The point is, the OP has no control over how the main establishes and maintains his cost of doing business, and that isn't the OP's job to meddle in.

I shoot as a second, my day rate is at minimum $500 a day, plus expenses. All expenses incurred to execute the job I'm hired to do. I care deeply and passionately about the success of the people I shoot for. I want them to make thousands upon thousands from the product I produce for them. But I do not charge more if they made more, nor less if they made less, for their lack of charging enough. I'm not in control of any of the constellation of factors that go into their business, because it is THEIR business, not mine. I have my hands quite full minding my own business, so that's what I do. Mind my own business.

I DO charge less when I do or don't do something that can be construed to cause them to loose more business than they would if I had done or didn't do whatever was done that had the deleterious effect. That's taking responsibility for my own contribution to the detriment of their business. But even that is entirely irrelevant to what they charge the client. It is not my business what they make from the client. It is only my business what I caused them to potentially lose, if I messed up. I make sure that the main feels our deal between US is fair. Whether the deal between the main and the client is fair is none of my business. And I suspect the same would be true for the OP, or any second shooter really.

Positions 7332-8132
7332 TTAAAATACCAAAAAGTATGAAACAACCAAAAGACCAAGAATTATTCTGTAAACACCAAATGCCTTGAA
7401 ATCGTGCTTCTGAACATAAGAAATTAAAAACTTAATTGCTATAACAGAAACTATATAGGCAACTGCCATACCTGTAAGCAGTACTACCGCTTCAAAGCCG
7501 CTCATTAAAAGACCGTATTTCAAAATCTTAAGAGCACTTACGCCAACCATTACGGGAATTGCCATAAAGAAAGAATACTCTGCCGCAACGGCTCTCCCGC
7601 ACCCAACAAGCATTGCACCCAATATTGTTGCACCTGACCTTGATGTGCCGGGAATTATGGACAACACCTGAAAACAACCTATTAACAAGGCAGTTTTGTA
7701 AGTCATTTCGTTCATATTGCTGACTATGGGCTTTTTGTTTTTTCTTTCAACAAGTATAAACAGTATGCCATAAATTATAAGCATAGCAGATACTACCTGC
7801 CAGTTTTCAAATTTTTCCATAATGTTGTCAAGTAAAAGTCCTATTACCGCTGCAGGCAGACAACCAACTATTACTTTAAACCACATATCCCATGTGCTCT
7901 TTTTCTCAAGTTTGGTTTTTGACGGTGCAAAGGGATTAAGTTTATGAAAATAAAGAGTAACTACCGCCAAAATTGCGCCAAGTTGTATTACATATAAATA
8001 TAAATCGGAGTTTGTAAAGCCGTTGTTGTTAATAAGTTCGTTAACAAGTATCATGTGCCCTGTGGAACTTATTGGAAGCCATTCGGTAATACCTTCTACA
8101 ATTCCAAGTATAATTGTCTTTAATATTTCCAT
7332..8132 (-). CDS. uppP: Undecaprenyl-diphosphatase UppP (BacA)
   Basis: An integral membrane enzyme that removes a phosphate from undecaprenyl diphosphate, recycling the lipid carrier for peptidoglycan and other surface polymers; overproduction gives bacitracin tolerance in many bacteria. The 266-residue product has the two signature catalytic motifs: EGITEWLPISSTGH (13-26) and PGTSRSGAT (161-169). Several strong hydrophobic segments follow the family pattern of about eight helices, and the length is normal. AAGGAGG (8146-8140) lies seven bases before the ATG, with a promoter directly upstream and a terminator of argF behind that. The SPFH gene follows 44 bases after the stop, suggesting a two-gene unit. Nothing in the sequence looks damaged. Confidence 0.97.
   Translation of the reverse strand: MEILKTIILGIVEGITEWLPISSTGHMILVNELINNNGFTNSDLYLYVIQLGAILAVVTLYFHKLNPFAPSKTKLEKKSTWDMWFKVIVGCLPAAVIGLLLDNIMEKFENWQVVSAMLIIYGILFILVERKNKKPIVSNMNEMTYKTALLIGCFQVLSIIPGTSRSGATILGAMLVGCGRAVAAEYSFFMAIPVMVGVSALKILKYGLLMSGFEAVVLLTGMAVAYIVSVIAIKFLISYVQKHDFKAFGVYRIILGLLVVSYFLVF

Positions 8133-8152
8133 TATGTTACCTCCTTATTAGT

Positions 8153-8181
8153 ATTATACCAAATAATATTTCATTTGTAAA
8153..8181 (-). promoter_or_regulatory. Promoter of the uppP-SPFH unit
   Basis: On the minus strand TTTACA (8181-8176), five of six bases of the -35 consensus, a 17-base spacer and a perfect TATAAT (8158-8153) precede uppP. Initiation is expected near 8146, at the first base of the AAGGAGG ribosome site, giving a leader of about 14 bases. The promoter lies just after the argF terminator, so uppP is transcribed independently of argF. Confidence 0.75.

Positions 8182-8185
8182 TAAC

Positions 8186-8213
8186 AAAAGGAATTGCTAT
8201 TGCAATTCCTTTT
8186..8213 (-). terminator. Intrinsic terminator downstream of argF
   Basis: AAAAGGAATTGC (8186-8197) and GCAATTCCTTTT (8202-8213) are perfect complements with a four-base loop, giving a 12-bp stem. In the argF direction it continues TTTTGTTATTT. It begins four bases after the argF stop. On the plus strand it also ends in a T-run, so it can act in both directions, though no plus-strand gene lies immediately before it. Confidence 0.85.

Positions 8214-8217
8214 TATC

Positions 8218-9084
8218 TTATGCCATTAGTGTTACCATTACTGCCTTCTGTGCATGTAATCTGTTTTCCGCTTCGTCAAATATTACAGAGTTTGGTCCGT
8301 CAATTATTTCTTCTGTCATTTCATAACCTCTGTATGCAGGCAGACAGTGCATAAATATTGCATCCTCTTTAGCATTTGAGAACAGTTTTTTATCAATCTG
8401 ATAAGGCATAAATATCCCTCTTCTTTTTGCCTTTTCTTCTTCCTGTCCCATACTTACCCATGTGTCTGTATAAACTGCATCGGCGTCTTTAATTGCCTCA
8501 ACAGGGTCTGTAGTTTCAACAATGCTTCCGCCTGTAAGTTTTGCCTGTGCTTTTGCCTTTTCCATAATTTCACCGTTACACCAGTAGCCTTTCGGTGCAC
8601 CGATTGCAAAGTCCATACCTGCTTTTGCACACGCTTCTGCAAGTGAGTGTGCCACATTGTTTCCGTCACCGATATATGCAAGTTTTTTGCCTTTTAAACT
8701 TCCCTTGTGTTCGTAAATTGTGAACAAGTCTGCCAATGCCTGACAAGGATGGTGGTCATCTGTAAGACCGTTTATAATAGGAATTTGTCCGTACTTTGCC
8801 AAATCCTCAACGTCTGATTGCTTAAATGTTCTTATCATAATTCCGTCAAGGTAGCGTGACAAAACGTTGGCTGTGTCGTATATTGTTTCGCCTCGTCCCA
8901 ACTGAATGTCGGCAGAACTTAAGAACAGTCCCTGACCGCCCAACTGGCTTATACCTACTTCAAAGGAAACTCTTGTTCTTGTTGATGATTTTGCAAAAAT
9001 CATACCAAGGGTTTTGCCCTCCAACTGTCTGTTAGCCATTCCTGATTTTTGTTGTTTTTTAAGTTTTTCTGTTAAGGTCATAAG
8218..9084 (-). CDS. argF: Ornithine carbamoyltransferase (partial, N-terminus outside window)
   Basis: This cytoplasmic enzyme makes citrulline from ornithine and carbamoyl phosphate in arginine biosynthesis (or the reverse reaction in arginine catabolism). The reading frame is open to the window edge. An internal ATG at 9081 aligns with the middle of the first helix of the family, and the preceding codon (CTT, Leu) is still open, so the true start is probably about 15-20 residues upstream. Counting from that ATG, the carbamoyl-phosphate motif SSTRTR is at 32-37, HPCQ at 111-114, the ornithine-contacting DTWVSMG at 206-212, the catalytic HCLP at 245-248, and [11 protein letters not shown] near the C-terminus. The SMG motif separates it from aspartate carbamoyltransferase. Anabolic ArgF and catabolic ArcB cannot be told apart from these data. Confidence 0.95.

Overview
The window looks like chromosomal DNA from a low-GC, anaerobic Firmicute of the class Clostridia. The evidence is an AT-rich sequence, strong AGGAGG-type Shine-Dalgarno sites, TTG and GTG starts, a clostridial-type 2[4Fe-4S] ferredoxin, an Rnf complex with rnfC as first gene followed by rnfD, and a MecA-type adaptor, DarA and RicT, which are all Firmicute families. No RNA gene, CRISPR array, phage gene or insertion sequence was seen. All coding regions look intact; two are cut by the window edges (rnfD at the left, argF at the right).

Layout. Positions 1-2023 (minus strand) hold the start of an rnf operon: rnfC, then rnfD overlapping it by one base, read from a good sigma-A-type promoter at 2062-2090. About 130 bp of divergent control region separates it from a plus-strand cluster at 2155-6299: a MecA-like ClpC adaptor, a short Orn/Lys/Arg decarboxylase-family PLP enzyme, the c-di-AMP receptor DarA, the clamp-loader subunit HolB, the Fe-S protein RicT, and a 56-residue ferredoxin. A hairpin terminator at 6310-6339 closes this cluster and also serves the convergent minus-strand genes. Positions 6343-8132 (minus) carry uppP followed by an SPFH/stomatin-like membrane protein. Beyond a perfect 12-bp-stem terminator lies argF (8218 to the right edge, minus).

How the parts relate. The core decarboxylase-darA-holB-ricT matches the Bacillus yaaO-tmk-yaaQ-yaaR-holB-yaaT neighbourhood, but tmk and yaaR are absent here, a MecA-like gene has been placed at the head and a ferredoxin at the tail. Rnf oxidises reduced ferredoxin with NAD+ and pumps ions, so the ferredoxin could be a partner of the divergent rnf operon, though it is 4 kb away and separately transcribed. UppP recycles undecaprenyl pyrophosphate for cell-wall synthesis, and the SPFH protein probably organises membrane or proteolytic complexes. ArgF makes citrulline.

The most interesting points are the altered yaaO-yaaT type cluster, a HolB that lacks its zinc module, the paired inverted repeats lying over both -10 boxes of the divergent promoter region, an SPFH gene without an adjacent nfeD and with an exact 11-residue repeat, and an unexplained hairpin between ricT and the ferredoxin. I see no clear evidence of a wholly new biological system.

jimeuph1 wrote in post #17412118 (external link)
Charles your idea to the OP regarding "cheating" on his main with another photographer is one that is very cut throat.

Cut throat? Hardly! It is per the Internal Revenue Service rules concerning the validity of Independent Contractor status. One of the acid tests is that the contractor do jobs for more than just one company/client, otherwise, the IRS will construe the relationship as "work for hire" which then would make the main photographer liable for employment taxes as well as hefty fines for trying to avert them in the first place. This isn't "cheating" on the main. This is HELPING the main in more ways than one.

1. First, working as a second for more than one main helps the mains establish their case to the tax revenue authorities that their use of the second is not an employee-employer relationship, but is a hands off contractor relationship with an independent provider of services.

2. It helps the second establish a business intent and profit motive, which substantiates the purpose for depreciating the business/hobby property in pursuit of an eventual profit within the multiyear windows that the IRS reviews when that intent is challenged on audit.

3. It expands the skill set of the second, because when working for another individual, new tastes and methods are learned, which when adopted under one's own skin, can evolve into a more complex execution of the craft, all of which benefits the original main when the second returns to shoot for him/her again. Sort of an ooh baby, where'd you learn that move... which is an appropriate segue to: